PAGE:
China demands new PCs carry spyware

Summary:There comes a time when despite the allure of the market, Western industry should band together and turn its back on China. A time when the computer and Internet industry realizes that the censorship-and-repression tax the government is intent on levying is too high a price to pay.

There comes a time when despite the allure of the market, Western industry should band together and turn its back on China. A time when the computer and Internet industry realizes that the censorship-and-repression tax the government is intent on levying is too high a price to pay.

Is this, at long last, that moment? Well, it's doubtful. But it should be.

Starting July 1, computers sold in China must include government-provided spyware that blocks pornography and political dissent from Chinese citizens' view, The New York Times reports, following up a Wall Street Journal report.

Called “Green Dam” — green being a foil to the yellow smut of pornography — the software is designed to filter out sexually explicit images and words, according to the company that designed it. Computer experts, however, warn that once installed, the software could be directed to block all manner of content or allow the government to monitor Internet use and collect personal information.

PC makers are said to be irritated with the new rules but presumably not enough to buck the government. The major irritation seems to be that July 1 isn't enough time to add the software to massive production lines.

Beyond the nettlesome issue of abetting government censorship, they said six weeks was not enough time to shift production on such a large scale. “Many of us are going to take it in the neck with this mandate,” said one executive. “It has put people into five-alarm mode.”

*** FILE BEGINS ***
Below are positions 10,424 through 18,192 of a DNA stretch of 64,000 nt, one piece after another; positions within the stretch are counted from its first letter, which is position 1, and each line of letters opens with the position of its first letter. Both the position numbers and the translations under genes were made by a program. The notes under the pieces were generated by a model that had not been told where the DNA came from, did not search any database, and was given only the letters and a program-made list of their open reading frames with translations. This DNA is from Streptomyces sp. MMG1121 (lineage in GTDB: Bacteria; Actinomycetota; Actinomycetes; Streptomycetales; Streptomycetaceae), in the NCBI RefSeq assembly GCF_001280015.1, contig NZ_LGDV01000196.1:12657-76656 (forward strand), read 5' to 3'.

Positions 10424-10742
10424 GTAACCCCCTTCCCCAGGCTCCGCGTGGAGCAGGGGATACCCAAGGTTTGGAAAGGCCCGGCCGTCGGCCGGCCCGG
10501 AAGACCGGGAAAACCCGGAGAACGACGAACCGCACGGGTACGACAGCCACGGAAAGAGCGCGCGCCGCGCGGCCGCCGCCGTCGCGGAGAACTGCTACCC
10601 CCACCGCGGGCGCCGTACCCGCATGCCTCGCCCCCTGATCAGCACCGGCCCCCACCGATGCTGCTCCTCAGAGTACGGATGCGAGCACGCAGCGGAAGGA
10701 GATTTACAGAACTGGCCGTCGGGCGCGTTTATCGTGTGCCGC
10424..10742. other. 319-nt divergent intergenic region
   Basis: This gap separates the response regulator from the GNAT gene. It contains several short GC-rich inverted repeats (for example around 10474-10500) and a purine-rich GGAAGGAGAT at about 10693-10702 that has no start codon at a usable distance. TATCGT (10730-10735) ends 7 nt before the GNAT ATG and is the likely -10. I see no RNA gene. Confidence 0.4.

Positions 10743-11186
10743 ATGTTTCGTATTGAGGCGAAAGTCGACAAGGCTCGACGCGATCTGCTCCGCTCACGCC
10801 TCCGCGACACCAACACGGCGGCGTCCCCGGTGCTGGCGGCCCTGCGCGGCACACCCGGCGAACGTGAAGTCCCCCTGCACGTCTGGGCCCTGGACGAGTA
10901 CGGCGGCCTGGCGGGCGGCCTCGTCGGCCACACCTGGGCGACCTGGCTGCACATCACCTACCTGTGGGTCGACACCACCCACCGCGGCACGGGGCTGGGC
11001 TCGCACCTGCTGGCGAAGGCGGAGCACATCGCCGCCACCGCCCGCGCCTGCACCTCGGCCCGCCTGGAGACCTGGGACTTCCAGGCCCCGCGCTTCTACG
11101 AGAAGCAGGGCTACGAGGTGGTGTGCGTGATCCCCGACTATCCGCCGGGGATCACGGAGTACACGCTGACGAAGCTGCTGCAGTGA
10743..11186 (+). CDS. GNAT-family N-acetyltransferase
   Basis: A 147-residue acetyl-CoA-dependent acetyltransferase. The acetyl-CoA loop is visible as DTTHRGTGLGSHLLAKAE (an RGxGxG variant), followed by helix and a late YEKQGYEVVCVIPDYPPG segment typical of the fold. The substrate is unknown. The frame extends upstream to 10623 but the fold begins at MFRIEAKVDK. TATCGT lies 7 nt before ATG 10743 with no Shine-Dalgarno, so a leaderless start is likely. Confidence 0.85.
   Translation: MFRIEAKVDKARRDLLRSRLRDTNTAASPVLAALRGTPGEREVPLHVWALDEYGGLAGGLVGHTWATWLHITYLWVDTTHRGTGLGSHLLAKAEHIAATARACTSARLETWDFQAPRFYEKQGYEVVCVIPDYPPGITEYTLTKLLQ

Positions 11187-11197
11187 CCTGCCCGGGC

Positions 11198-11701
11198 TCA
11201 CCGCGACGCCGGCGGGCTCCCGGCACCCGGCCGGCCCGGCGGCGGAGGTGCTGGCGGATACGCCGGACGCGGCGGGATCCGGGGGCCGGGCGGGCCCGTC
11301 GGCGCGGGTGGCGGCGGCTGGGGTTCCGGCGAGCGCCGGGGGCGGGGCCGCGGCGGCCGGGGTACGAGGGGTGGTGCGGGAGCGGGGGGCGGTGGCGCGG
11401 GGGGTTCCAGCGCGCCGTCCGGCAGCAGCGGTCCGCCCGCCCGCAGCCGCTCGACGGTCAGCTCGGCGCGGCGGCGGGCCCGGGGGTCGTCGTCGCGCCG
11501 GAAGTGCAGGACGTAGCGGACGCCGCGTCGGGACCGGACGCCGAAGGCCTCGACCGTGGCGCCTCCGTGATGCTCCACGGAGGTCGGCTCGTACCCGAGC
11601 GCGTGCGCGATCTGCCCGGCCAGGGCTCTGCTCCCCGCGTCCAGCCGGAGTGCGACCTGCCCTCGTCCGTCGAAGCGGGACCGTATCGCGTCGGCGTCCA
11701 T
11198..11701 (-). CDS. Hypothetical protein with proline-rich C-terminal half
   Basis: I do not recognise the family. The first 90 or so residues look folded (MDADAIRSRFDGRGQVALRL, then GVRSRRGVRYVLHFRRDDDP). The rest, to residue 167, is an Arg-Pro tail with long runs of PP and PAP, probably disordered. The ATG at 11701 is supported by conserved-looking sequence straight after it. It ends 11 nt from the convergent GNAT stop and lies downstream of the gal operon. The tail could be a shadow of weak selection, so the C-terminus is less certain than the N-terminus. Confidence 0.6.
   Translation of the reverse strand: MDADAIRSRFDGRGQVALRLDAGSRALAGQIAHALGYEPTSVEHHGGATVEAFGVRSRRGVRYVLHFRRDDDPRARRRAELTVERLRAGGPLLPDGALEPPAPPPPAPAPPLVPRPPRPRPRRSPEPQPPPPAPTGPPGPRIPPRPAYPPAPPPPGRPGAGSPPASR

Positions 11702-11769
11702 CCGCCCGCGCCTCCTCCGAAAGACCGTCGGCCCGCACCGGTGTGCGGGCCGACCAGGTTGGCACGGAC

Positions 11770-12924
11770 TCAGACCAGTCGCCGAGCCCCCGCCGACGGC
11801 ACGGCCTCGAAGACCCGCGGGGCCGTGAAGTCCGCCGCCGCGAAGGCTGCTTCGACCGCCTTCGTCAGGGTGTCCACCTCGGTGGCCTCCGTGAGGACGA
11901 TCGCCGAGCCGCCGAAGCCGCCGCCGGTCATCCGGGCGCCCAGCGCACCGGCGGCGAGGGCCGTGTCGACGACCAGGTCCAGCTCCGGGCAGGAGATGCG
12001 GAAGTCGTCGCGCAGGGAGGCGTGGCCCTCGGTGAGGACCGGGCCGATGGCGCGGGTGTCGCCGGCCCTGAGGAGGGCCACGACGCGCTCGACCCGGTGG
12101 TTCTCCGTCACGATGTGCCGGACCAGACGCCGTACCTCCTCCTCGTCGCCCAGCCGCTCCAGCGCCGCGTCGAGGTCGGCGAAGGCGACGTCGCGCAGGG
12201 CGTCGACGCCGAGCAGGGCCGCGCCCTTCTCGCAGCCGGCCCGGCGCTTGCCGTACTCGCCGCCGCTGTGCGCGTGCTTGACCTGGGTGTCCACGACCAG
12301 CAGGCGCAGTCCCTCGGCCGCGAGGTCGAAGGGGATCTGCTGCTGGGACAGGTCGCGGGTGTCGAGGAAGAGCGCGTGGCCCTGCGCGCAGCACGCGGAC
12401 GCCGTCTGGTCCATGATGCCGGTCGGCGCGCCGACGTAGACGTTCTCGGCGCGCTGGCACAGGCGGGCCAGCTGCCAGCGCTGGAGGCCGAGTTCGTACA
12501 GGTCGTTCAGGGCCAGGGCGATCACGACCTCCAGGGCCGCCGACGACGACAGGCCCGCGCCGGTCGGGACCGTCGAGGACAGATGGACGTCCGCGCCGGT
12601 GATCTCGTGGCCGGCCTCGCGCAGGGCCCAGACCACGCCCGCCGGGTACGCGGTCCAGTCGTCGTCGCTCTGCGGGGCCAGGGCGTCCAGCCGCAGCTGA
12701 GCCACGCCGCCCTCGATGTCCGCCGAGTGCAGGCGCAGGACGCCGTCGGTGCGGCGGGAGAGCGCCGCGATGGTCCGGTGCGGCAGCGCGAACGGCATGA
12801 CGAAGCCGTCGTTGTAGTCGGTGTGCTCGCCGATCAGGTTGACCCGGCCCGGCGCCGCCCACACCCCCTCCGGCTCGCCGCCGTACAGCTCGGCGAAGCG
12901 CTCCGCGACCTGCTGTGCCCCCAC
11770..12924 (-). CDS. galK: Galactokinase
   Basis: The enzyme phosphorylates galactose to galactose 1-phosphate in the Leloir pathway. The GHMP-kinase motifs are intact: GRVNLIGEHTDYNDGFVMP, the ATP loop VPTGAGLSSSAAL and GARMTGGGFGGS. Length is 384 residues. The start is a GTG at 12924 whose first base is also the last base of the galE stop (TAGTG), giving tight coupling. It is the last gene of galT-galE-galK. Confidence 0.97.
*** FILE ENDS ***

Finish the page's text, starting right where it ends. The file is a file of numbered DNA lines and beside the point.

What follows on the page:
Still executives met with the U.S. Embassy to express displeasure. If they're serious, though, they need to do this, says Rebecca McKinnon:

  • Provide the software on disk rather than pre-installed.
  • Include clear information to the user about what the software does, the nature and range of content it filters, how the user's personal information is collected and transmitted, where it is stored and who has access to it.
  • Explain what the software does differently from existing parental controls already included in the operating system.
  • Include further information about any further vulnerabilities the software contains which could open the user's computer to attack or snooping.
  • Provide clear instructions on how to deactivate or uninstall the software along with the installation guidelines.

It's pretty clear that's not how China wants this to go down. This little anecdote from the Times says it all.

On Monday, Green Dam’s own website offered a hint of discontent over the filtering software. On the bulletin board section of the site, several users complained that pornographic images slipped through or that their computers had become painfully slow. “It seems pretty lousy so far,” read one posting. “It’s not very powerful, I can’t surf the Internet normally and it’s affecting the operation of other software.”

By Monday night, however, most of the comments had been deleted.

Topics: CXO, Browser, China, Government, Government : US, Hardware, IT Employment, Malware, Security, Software

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